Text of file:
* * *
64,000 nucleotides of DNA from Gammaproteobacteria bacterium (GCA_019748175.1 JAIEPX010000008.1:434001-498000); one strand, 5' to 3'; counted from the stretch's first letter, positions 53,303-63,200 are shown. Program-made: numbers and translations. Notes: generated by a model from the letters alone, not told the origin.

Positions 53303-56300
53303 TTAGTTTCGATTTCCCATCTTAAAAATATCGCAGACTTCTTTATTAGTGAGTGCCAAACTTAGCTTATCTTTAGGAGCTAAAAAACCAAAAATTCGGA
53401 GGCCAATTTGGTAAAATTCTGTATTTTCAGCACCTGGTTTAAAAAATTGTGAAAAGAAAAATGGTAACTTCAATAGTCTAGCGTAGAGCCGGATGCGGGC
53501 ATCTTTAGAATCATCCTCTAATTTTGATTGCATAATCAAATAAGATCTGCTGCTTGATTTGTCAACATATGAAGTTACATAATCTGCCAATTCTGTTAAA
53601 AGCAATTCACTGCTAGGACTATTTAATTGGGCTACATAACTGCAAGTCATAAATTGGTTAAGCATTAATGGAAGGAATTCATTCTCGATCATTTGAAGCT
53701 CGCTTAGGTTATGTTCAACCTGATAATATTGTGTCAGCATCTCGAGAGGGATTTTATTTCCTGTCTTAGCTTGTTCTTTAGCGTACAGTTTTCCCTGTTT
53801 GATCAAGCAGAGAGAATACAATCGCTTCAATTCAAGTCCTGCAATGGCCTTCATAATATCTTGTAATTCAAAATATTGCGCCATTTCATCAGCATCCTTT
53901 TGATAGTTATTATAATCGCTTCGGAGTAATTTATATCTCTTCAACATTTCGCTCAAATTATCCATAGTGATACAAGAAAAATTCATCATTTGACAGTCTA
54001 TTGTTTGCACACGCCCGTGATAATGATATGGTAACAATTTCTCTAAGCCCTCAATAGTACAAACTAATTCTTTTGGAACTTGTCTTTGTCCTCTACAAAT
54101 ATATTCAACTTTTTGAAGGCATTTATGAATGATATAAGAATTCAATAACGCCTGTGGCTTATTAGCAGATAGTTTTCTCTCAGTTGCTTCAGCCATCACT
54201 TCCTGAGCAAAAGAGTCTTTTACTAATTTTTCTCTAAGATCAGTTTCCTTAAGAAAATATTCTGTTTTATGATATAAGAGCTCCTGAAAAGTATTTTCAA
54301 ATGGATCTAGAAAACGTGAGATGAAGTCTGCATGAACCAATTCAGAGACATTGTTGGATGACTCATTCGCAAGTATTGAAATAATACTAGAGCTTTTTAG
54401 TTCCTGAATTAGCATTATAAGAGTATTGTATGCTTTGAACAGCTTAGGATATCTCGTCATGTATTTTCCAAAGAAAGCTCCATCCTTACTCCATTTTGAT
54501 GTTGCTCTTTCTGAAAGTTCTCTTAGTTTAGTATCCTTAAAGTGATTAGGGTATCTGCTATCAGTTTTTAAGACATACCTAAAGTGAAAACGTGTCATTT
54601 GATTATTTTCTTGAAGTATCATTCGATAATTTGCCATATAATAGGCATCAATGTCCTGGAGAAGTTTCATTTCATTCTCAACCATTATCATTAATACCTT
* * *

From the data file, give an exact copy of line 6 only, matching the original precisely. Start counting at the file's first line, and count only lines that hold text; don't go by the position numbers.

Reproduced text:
53601 AGCAATTCACTGCTAGGACTATTTAATTGGGCTACATAACTGCAAGTCATAAATTGGTTAAGCATTAATGGAAGGAATTCATTCTCGATCATTTGAAGCT